Loncastuximab tesirine is an ADC directed at CD19 and conjugated to a DNA crosslinking pyrrolobenzodiazepine toxin. A phase 1 study resulted in FDA approval in R/R DLBCL, and included results for 14 patients with FL and six with MZL [163]. The overall response rate was 45.6% in all histologies, with 78.6% in FL, which requires further validation due to small patient numbers. Improved anti-tumour activity has been demonstrated with the use of the dual ADCs, loncastuximab tesirine and polatuzumab vedotin, in xenograft models [164] and forms the basis of an upcoming study investigating the combination, alongside combinations with chemotherapy, lenalidomide or umbralisib (NCT04970901).
The anti-CD22 ADC inotuzumab ozogamicin is a further agent with documented efficacy in FL. In combination with rituximab, an ORR of 87% with 2-year PFS of 68% was observed in 39 patients with R/R FL [165]. A further phase 2 study combined with R-CVP, including 27 patients with indolent lymphoma, demonstrated an ORR of 100% [166]. Haematologic toxicity was common, including thrombocytopenia requiring treatment cessation in 21%.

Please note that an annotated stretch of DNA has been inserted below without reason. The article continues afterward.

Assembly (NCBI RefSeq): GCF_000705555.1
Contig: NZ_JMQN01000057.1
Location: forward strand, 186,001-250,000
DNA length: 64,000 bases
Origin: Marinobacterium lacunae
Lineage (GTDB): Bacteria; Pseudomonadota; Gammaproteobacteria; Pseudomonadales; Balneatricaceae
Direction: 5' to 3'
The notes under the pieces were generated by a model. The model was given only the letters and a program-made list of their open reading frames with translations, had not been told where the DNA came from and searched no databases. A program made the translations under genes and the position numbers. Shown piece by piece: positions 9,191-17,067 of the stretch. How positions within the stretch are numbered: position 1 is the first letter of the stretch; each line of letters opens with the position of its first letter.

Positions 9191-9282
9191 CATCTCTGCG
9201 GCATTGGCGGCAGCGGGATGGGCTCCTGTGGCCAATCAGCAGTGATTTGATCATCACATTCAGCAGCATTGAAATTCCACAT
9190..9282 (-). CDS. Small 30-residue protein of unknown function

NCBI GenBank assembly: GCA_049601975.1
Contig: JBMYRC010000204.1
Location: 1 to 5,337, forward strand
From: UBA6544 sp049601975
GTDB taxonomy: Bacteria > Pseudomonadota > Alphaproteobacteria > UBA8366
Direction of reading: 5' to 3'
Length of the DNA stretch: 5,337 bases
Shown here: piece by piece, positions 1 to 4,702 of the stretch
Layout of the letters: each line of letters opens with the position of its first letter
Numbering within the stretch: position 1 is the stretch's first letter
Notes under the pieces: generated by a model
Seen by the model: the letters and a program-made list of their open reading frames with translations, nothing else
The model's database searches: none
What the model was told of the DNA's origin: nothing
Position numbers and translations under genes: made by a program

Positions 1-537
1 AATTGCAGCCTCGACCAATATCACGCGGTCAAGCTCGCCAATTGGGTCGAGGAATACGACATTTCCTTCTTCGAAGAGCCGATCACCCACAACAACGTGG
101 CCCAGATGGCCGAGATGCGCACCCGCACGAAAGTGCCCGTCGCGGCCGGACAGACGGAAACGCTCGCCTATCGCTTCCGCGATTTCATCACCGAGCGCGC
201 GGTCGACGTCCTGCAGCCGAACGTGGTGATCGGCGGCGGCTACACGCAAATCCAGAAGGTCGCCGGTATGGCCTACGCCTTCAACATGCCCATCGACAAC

A number of other ADCs have been developed, including additional agents targeting CD19, CD22 and CD79B as well as agents directed at CD20, CD25 and CD37, amongst others [158]. Further evidence is awaited on the role of these agents in indolent lymphoma.

3.3. Bispecific T-Cell Recruiting Antibodies

Bispecific T-cell recruiting therapies simultaneously bind to surface proteins on endogenous T-cells and malignant B-cells, leading to directed activation of T-cell signalling, cytotoxic effector functions and malignant cell destruction. T-cell activation is predominantly achieved by targeting the T-cell receptor (TCR) sub-component, CD3, the binding of which can result in T-cell activation irrespective of TCR specificity or major histocompatibility complex class restriction [167]. Common B-cell targets include CD20 and CD19 due to their ubiquity and relatively preserved expression on malignant B-cells.